Representing playing cards as specifications

A playing card has a face value and a suit. There are 4 suits in a card deck.

A specification for the possible suits can be defined using literal values

(spec/def ::suits #{:clubs :diamonds :hearts :spades})

As the set is a predicate then it could just be bound to a name, i.e. (def suits? #{:clubs :diamonds :hearts :spades})

Representing different aspects of card game decks

Suits from different regions are called by different names. Each of these suits can be their own spec.

(spec/def ::suits-french #{:hearts :tiles :clovers :pikes})
(spec/def ::suits-german #{:hearts :bells :acorns :leaves})
(spec/def ::suits-spanish #{:cups :coins :clubs :swords})
(spec/def ::suits-italian #{:cups :coins :clubs :swords})
(spec/def ::suits-swiss-german #{:roses :bells :acorns :shields})

A composite specification called ::card-suits provides a simple abstraction over all the variations of suits. Using ::card-suits will be satisfied with any region specific suits.

(spec/def ::card-suits
  (spec/or :french ::suits-french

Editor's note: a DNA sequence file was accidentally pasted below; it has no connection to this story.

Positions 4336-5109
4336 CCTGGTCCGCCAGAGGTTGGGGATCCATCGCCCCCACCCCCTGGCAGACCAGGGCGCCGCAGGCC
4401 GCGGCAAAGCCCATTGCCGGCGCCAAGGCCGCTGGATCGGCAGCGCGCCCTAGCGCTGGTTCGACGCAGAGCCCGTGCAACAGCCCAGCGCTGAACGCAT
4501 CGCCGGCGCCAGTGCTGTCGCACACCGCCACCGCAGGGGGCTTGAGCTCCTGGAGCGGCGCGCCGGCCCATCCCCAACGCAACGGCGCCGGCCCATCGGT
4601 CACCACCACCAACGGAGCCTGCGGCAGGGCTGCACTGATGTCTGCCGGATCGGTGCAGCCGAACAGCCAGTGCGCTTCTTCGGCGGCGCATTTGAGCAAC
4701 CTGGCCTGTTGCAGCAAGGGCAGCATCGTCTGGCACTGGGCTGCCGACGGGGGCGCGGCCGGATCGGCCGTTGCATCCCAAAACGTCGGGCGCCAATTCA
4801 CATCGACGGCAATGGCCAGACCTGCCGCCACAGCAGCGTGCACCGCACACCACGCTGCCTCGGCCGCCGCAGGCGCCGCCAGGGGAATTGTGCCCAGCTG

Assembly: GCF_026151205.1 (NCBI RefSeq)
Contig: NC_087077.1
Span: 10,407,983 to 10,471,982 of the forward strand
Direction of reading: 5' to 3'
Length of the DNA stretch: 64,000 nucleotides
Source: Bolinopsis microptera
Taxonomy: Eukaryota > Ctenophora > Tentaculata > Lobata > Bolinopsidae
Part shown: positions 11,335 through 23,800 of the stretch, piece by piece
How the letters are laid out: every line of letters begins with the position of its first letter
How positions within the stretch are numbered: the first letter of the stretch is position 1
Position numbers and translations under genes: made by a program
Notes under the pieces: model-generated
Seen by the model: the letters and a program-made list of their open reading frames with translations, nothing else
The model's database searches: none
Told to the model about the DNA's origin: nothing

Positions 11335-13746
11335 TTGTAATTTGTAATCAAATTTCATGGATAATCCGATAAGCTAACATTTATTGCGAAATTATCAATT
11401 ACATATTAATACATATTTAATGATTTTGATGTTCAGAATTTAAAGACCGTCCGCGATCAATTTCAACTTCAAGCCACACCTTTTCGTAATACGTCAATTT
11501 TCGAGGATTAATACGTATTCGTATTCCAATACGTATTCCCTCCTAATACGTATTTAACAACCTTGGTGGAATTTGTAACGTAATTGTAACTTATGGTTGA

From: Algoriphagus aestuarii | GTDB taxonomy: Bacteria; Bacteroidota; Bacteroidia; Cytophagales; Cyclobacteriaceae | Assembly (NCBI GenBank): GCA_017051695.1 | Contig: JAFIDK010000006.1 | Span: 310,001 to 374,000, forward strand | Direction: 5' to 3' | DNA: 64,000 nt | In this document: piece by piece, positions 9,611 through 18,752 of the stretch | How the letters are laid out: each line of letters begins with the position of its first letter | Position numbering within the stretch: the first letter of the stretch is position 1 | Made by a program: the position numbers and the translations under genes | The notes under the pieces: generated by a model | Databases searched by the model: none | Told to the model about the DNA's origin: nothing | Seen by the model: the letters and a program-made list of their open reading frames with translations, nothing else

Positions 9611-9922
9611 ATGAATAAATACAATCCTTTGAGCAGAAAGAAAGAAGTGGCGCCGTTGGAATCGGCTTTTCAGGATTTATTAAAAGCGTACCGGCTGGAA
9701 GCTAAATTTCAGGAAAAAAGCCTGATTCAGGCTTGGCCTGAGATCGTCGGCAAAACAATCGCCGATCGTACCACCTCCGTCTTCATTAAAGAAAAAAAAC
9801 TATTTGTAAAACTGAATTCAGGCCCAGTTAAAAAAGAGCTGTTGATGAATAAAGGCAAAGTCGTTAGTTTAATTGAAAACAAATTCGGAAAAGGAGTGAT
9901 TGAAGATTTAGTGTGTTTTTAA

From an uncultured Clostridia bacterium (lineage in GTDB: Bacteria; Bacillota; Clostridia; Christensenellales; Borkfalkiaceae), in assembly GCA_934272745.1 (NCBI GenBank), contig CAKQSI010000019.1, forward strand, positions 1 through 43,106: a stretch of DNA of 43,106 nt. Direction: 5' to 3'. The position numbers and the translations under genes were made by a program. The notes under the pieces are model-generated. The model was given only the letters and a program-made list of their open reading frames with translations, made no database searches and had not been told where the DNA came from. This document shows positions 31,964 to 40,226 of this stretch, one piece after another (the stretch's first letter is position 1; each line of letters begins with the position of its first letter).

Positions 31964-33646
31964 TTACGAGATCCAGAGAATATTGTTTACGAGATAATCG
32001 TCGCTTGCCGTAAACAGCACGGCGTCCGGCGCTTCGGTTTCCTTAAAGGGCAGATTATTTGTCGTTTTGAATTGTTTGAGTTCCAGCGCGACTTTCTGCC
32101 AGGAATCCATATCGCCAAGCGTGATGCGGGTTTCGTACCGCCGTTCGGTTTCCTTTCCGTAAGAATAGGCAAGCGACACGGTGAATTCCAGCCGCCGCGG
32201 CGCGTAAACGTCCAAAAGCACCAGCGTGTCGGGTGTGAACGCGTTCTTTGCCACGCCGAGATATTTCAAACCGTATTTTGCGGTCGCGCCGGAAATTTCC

:german ::suits-german
           :spanish ::suits-spanish
           :italian ::suits-italian
           :swiss-german ::suits-swiss-german
           :international ::suits-international))

Define an alias for a specification

Jack queen king are called face cards in the USA and occasionally referred to as court cards in the UK.

Define a spec for ::face-cards and then make ::court-cards and alias for ::face-cards

(spec/def ::face-cards #{:jack :queen :king :ace})
(spec/def ::court-cards ::face-cards)

Any value that conforms to the ::face-card specification also conforms to the ::court-cards specification.

(spec/conform ::court-cards :ace)

Playing card rank

Each suit in the deck has the same rank of cards explicitly defining a rank

(spec/def ::rank #{:ace 2 3 4 5 6 7 8 9 10 :jack :queen :king})

rank can be defined more succinctly with the clojure.core/range function. The expression (range 2 11) will generates a sequence of integer numbers from 2 to 10 (the end number is exclusive, so 11 is not in the sequence).

Using clojure.core/into this range of numbers can be added to the face card values.

(into #{:ace :jack :queen :king} (range 2 11))

The ::rank specification now generates all the possible values for playing cards.

(spec/def ::rank (into #{:ace :jack :queen :king} (range 2 11)))

The specification only checks to see if a value is in the set, the order of the values in the set is irrelevant.

Playing Cards

A playing card is a combination of suit and face value, a pair of values, referred to as a tuple.

Clojure spec has a tuple function, however, we need to define some predicates first

(spec/def ::playing-card (spec/tuple ::rank ::suits ))

Use the spec with values to see if they conform. Try you own values for a playing card.

(spec/conform ::playing-card [:ace :spades])

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